There are lots of reasons why child should pursue activities outside of their school and home environments. First and foremost, extra-curricular activities are a chance for little ones to develop a range of key skills. What’s more, it might be an opportunity for them to make new friends and become better communicators. Hobbies are also great for a child’s confidence. I have teamed up with a pre-prep school in Somerset to explore the benefits of extra-curricular activities in further detail.
It’s unlikely that your child will become a professional athlete or piano player after just a few months, which is why most hobbies are great for teaching children the importance of resilience. They will have to stick at it and put in the time and effort if they want to be any good. Resilience is an important trait to develop because it will help your child understand that quitting is not the answer, even when things feel tough.
Enhances Time Management Skills
When children pursue an extra-curricular activity, they become better at managing their time. This is because they have to squeeze another commitment into their already busy schedule. Good time management skills are important in childhood, but even more important for adults who need to know how to organise themselves in order to do a good job at work.
Boosts Social Skills
As mentioned briefly above, lots of hobbies, such as team sports or drama club for instance, are fantastic for help a child with their social skills. They are able to socialise with other children who share similar interests, allowing them to build strong relationships. Social skills are crucial because they are what allow us to make friends and communicate well with people of all different ages, genders, or ethnicities etc.
Supports Mental Health
Lots of extra-curricular activities provide youngsters with the chance to blow of some steam. Music lessons will be calming, while the exercise experienced during sport can promote the release of “feel good” hormones. So, hobbies are great for supporting a child’s mental wellbeing.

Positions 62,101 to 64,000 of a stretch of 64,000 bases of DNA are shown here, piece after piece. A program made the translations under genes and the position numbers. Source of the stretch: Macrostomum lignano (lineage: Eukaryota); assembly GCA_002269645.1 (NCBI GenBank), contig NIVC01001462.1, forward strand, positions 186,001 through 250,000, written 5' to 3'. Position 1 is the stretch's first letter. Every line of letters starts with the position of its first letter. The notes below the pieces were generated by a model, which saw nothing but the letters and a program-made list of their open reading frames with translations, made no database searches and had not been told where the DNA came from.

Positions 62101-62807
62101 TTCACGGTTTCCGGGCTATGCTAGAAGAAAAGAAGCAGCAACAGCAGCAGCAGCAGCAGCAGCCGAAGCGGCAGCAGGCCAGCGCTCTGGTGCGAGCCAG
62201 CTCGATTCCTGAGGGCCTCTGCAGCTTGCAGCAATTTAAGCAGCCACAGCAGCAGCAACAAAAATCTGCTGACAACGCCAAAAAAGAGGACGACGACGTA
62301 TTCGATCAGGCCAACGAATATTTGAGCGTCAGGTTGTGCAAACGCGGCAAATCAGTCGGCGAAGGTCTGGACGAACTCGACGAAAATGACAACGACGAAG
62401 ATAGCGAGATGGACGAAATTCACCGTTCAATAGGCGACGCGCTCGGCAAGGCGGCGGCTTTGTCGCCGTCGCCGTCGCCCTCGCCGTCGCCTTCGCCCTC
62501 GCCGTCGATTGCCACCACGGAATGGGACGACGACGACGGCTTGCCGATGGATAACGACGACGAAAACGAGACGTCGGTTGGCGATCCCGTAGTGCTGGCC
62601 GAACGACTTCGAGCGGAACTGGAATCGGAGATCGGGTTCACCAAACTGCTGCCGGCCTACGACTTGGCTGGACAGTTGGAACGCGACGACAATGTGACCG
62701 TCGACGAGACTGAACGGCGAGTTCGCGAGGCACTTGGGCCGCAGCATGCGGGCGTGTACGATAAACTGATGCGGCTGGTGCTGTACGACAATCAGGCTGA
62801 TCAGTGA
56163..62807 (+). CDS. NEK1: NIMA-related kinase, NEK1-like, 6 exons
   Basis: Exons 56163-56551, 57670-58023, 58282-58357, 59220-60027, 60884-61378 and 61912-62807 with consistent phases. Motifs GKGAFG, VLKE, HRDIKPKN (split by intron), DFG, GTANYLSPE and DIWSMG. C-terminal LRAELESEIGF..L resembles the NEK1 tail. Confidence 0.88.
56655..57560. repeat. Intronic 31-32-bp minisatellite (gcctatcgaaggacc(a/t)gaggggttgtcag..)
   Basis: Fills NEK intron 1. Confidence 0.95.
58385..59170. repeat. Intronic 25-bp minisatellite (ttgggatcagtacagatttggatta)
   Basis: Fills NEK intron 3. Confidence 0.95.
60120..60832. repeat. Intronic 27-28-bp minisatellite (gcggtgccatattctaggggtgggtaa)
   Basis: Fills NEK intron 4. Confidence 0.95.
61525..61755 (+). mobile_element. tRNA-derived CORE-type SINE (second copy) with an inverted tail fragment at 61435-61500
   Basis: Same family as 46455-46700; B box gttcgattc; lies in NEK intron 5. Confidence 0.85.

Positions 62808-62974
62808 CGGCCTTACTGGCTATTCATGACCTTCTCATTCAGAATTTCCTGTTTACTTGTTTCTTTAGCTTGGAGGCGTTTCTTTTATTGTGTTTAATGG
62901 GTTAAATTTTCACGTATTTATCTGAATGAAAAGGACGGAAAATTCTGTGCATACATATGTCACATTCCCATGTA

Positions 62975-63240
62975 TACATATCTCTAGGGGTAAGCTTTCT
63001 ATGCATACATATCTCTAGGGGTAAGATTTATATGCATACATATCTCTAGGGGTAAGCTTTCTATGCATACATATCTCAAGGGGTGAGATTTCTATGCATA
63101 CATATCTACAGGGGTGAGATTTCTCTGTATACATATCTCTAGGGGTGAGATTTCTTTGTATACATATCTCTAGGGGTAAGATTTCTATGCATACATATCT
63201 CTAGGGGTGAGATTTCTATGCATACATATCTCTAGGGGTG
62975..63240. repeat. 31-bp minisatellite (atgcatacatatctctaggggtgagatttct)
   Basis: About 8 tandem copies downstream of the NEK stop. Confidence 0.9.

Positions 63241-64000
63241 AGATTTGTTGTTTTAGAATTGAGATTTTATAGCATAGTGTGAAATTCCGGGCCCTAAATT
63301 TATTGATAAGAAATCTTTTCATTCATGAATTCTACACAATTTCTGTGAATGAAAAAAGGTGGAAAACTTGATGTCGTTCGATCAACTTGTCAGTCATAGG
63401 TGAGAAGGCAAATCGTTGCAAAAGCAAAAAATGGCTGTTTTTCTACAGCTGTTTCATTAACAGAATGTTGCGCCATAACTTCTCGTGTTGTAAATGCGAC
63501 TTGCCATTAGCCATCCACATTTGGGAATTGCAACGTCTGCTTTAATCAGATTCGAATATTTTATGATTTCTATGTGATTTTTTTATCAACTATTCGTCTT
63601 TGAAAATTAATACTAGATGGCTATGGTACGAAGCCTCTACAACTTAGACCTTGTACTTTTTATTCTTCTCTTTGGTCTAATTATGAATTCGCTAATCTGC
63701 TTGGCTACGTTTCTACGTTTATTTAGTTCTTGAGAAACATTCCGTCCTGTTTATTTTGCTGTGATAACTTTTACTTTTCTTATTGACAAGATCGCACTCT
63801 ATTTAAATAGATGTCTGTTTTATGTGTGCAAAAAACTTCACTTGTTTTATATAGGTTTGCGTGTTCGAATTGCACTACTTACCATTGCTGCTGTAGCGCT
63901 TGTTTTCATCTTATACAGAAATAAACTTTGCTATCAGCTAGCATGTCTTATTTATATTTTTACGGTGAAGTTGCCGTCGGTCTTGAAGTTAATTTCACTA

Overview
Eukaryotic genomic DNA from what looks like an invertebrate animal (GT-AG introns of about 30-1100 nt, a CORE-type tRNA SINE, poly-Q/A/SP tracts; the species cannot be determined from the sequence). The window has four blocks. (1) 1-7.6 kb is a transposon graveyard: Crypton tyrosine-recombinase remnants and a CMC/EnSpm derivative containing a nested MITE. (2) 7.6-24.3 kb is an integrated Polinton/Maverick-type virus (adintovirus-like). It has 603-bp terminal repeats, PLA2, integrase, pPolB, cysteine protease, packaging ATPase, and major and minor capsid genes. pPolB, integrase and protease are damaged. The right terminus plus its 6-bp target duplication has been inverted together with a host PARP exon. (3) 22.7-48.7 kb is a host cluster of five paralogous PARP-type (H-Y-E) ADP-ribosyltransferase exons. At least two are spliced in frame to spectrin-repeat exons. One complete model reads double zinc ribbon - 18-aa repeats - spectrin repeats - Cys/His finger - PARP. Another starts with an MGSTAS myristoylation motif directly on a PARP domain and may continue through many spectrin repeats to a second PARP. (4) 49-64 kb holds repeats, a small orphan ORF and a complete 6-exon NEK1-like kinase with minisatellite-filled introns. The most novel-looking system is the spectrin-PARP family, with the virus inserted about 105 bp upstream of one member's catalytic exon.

Your child might not know it yet, but they could uncover a serious passion or even a future career from their extra-curricular activity. For instance, they might love drama club so much that they go on to become an actor or actress one day.
Nowadays, lots of children are spending far too much time playing on digital devices, which isn’t a particularly productive way to use their energy. Encouraging them to pursue a hobby is a great way to encourage them to spend their time more productively and take a much-needed break from their screens.
As children become more proficient in their chosen hobby while simultaneously developing a range of soft skills that can help them in other areas of life, they start to become increasingly more confident. They also learn that stepping out of their comfort zone isn’t usually as scary as it first seems, which further contributes to enhances self-esteem.
Helps their Future
Universities and even some employers look favourably upon young people who are able to demonstrate interests outside of their school commitments. So, pursuing an extra-curricular activity might help your child secure a dream role or place at university when they’re older. There’s also tutoring, either online or in person to help pupils where they have fallen behind, if they’re needing a little extra support to get some exam practice in or perhaps if they’re not studying that subject in school but have a passion or interest – Arlo has participated in French and music tuition clubs and also had some help with phonics too.
So, as you can see, there are lots of benefits to extra-curricular activities. However, it’s important to note that your child should be encouraged to choose their own hobby – don’t force them into something just because you want them to do it. If they’re not truly interested in the activity, their heart won’t be in it and it will just be a waste of everyone’s time and money.